Worn by Sofi Thanhauser review – a panoramic history of getting dressed

Following five materials through history, this richly evocative study exposes past snobberies and contemporary exploitation

People have always dressed above their station, and other people have always minded terribly. In 1913 the American reformer Bertha June Richardson was taken aback to discover that the girls whom she encountered in the New York tenements looked smarter than she did, with “everything about them in the latest style”. Unlike many of her pursed-lipped contemporaries, though, Richardson worked hard to understand what was really going on. The Smith graduate and author of The Woman Who Spends: A Study of Her Economic Function, concluded that these immigrant girls, many of them earning no more than $6 a week in the rag trade, were enacting their particular version of the American dream, one silk petticoat and puffy sleeve at a time.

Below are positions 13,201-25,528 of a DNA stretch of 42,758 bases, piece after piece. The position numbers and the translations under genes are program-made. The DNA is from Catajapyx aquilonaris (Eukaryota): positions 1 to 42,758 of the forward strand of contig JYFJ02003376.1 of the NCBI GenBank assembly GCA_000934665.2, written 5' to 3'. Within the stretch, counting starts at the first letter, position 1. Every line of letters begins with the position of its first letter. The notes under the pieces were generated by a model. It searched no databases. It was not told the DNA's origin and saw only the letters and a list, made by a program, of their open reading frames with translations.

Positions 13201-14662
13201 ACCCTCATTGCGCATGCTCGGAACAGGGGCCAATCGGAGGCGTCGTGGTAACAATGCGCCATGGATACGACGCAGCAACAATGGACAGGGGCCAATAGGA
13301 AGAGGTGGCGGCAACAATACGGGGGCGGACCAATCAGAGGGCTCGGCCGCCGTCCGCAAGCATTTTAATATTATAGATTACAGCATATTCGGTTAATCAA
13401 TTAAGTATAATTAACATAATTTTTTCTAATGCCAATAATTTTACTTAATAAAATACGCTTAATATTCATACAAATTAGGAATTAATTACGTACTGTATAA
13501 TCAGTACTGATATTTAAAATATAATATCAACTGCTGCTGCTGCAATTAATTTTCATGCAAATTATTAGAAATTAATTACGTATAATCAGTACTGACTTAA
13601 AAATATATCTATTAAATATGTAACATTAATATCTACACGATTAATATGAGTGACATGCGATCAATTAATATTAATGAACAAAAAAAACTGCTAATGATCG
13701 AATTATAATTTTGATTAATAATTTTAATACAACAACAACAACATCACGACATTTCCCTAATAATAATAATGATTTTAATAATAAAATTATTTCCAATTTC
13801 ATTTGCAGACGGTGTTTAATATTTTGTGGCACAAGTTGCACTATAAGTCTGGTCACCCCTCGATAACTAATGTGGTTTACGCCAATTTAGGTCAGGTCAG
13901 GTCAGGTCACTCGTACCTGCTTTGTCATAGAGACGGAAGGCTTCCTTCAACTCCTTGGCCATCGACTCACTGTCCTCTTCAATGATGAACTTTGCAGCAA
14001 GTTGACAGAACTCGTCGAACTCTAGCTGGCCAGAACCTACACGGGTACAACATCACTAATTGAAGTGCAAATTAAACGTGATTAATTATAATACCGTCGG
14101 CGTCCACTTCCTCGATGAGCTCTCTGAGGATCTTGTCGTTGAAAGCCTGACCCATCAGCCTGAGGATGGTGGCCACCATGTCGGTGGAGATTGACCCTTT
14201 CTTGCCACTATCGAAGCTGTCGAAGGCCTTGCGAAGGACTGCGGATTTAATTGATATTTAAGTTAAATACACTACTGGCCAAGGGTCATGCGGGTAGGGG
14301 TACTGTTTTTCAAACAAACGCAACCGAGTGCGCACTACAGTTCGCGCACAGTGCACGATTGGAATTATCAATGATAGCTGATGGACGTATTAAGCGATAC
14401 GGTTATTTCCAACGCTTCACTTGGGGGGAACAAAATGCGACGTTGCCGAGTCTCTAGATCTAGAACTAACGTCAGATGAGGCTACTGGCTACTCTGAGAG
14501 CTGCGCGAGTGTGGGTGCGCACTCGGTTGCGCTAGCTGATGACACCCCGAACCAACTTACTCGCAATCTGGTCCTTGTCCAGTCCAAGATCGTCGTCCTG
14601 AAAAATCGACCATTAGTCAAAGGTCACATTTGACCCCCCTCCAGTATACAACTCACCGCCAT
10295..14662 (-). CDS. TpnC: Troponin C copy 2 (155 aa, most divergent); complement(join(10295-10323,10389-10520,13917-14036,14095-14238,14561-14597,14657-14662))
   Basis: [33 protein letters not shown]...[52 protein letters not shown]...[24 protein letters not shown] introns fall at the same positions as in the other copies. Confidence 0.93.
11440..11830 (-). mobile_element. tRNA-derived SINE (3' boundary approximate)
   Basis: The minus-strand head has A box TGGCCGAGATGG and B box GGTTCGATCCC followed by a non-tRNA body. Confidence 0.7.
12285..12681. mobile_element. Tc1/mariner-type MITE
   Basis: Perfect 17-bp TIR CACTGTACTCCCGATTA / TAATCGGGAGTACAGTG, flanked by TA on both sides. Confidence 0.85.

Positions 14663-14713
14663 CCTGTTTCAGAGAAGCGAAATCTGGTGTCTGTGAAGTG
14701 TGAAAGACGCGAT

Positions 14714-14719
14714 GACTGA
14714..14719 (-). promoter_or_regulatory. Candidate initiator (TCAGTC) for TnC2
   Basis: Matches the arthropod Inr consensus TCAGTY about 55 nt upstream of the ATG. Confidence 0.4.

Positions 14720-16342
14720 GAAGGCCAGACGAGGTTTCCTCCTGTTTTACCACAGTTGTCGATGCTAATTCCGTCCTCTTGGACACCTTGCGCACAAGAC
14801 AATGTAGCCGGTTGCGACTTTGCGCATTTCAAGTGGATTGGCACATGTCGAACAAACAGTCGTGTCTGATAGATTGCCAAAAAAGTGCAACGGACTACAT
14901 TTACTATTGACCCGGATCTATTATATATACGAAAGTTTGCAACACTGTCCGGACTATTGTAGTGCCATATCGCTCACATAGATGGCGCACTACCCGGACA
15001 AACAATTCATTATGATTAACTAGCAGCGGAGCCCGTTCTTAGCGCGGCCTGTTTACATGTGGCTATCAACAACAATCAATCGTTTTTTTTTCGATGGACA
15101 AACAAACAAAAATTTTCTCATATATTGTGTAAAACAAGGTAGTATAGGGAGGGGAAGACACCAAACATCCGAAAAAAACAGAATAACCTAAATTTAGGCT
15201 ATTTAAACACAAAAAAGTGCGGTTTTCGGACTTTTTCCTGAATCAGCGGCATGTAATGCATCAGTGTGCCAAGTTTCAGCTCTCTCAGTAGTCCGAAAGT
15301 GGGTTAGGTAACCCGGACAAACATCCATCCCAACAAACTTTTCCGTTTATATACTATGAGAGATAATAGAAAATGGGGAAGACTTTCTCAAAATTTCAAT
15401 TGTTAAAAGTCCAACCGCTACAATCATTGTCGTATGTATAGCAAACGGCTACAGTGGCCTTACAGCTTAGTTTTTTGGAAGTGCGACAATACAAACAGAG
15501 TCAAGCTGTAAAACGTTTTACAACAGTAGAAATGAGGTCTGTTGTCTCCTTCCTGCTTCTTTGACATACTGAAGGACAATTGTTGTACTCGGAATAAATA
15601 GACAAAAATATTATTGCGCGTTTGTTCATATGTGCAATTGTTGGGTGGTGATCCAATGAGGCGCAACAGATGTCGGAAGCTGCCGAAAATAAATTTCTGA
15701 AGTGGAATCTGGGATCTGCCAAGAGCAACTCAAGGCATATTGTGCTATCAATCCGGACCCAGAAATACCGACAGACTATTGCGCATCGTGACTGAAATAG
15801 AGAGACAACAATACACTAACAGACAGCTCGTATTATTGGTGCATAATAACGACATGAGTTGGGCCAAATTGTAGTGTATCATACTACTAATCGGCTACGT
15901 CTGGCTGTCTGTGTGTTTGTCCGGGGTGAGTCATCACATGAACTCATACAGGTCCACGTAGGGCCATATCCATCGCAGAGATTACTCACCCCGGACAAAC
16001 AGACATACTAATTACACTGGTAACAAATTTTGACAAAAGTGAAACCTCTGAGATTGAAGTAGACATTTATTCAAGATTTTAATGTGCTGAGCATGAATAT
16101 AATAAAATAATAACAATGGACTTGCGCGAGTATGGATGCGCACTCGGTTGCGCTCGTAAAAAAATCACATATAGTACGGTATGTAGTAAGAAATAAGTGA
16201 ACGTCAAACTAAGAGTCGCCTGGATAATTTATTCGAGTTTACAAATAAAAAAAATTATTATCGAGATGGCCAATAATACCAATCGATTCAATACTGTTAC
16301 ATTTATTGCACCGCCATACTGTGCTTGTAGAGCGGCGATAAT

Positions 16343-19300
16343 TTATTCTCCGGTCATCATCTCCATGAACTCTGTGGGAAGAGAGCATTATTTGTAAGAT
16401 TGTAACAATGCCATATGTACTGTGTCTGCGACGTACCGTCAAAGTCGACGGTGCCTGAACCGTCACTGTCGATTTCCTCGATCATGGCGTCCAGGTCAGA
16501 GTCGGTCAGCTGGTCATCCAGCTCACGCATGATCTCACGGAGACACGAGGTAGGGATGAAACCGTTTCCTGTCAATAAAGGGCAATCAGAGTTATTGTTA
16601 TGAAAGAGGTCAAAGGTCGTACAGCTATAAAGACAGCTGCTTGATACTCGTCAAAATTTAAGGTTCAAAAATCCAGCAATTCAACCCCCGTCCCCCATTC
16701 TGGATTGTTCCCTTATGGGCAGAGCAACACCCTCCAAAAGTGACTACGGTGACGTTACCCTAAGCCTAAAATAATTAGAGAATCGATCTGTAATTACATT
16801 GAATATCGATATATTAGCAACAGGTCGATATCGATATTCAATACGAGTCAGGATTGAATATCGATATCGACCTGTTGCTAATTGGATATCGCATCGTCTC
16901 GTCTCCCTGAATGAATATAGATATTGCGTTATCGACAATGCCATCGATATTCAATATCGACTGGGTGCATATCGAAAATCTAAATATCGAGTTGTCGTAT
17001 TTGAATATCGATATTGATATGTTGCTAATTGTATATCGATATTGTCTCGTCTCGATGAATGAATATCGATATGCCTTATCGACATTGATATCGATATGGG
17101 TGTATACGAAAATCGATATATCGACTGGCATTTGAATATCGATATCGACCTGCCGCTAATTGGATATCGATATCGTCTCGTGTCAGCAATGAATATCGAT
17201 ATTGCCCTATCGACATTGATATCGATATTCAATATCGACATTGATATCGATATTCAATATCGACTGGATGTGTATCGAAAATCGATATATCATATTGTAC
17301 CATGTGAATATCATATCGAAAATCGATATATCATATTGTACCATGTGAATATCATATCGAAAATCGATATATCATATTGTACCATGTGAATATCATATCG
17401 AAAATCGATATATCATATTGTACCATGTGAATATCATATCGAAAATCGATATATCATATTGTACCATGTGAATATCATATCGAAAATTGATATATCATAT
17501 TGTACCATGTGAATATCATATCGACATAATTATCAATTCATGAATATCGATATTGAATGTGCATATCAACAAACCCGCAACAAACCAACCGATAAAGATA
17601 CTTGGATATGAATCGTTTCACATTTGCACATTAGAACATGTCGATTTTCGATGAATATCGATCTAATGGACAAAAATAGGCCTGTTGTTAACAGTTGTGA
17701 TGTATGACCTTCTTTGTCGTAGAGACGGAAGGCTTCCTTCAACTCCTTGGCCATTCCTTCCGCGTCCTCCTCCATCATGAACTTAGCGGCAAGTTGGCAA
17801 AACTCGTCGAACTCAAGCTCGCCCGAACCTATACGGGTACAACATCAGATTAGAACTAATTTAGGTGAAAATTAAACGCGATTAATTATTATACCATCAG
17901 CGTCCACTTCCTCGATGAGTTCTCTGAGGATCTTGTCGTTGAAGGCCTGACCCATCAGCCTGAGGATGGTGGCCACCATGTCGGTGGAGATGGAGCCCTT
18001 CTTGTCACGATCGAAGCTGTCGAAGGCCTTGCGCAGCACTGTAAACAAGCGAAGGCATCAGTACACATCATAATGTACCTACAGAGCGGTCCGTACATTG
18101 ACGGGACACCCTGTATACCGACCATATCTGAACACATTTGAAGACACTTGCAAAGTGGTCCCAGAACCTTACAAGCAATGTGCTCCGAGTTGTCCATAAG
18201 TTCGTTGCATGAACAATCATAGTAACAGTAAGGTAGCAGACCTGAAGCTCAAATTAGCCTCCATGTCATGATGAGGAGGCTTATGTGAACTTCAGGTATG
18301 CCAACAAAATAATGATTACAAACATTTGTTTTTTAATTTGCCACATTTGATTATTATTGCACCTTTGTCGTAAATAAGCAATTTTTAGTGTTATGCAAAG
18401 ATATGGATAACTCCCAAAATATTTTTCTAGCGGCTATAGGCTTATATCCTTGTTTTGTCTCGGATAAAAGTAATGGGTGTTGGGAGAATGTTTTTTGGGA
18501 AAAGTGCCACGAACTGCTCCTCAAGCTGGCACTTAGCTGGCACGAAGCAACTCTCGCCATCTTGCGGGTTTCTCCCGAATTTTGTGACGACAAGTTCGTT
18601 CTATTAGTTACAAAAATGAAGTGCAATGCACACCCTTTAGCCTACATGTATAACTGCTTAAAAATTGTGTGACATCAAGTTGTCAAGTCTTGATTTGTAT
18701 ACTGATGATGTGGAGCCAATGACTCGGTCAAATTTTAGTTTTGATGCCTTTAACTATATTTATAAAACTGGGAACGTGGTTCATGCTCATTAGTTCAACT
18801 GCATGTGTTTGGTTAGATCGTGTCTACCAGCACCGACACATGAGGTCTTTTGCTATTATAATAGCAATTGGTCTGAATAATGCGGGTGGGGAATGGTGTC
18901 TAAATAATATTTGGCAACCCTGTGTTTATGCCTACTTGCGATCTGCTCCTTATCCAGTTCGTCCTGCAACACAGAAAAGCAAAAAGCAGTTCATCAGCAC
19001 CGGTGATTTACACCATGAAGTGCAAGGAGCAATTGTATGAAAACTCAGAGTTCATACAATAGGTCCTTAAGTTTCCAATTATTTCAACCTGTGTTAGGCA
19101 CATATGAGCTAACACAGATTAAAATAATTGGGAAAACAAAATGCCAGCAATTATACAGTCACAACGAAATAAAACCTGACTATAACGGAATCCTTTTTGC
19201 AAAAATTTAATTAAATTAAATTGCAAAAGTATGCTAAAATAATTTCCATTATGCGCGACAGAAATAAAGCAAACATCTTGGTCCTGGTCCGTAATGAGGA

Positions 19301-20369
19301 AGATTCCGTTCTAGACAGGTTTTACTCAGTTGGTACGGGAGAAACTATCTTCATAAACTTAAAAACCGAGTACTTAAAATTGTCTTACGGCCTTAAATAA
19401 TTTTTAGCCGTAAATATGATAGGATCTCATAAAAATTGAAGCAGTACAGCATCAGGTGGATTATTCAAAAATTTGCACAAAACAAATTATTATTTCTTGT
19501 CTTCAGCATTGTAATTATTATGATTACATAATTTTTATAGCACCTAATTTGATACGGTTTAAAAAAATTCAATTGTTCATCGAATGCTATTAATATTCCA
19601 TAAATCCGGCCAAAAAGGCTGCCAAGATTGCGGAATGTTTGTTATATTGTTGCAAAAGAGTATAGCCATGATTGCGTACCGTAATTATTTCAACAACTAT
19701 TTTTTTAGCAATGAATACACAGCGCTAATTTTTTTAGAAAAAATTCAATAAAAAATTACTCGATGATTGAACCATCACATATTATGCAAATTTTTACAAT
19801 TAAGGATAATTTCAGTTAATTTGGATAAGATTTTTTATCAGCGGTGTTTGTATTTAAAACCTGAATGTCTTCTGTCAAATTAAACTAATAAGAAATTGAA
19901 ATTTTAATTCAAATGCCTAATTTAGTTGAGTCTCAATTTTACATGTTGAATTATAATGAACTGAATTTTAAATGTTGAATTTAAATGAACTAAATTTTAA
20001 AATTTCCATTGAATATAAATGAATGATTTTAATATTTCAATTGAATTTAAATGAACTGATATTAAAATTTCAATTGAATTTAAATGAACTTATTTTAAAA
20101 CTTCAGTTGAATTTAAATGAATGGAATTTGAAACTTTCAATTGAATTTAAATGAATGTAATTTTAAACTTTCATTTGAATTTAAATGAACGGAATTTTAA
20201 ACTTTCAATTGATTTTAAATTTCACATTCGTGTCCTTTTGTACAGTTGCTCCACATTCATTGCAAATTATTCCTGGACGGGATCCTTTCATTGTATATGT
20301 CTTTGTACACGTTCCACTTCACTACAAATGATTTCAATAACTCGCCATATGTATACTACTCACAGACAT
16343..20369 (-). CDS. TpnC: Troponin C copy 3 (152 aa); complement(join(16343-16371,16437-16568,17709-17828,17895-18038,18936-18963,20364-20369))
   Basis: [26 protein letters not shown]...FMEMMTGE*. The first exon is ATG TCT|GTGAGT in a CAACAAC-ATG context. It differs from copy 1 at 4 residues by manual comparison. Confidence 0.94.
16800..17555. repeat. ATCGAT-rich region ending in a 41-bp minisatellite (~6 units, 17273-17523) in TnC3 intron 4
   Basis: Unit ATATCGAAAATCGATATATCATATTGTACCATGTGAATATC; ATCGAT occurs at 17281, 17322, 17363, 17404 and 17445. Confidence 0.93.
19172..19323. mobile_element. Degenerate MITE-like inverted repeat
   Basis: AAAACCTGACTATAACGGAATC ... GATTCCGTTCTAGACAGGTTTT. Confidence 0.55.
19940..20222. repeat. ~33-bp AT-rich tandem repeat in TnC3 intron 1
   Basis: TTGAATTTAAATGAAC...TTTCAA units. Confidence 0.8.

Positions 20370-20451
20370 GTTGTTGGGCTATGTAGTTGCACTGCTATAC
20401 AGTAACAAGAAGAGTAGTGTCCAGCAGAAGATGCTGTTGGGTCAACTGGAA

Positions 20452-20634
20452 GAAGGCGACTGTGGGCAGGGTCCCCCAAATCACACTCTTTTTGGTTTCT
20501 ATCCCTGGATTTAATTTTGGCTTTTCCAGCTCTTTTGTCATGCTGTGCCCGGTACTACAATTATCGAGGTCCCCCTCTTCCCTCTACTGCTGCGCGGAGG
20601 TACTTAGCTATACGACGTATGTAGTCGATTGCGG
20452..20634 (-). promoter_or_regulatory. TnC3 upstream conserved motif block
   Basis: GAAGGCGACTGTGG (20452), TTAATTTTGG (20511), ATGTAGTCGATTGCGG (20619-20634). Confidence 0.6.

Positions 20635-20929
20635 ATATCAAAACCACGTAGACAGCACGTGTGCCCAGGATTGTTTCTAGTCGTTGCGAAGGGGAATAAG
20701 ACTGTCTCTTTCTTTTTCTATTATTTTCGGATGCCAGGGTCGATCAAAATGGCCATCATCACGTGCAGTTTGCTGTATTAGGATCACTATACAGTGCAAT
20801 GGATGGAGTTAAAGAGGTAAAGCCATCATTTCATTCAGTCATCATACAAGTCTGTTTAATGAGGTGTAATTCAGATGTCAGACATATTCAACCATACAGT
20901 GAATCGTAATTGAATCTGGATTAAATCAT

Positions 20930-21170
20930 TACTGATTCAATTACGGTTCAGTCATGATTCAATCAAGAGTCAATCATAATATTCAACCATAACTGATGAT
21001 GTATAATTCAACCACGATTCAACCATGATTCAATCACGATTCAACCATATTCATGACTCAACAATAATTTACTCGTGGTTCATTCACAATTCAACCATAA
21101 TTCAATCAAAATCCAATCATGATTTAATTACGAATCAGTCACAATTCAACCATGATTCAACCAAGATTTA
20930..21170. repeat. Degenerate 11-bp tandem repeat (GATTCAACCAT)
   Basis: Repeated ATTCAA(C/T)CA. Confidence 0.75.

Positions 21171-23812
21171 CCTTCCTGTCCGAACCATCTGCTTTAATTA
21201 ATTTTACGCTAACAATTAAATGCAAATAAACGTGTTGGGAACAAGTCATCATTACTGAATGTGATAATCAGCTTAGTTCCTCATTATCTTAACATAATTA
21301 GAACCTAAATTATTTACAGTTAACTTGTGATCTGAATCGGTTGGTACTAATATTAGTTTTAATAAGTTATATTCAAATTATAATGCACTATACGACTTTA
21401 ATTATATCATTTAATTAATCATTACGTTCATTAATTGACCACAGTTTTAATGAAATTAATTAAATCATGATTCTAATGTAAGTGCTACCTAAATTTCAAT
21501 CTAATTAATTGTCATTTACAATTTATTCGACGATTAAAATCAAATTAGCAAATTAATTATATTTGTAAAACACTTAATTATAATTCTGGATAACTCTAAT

One of the great pleasures of this panoramic history of getting dressed is Sofi Thanhauser’s ability to spot moments like these where human desire and material culture collide. When Molière wrote The Bourgeois Gentilhomme in 1670 about a burgher whose ambition to rise into the nobility requires him to get some fancy new outfits, audience members got the joke because they knew someone just like that and it was a relief, finally, to be allowed to snigger. A century later the script was flipped when Marie Antoinette attempted a bit of cross-class cosplay of her own. Enthralled by Jean-Jacques Rousseau’s back-to-nature philosophy, the queen built her own toy farm in the grounds of Versailles and started a fashion for peasant costume among the ladies of her court. Not only was impersonating Bo Peep in the Hall of Mirrors a tone-deaf move, it decimated the domestic silk industry, throwing hundreds of Lyonnais artisans out of work. Without meaning to, the queen’s newfound passion for imported white muslin brought her a step or two closer to the guillotine.

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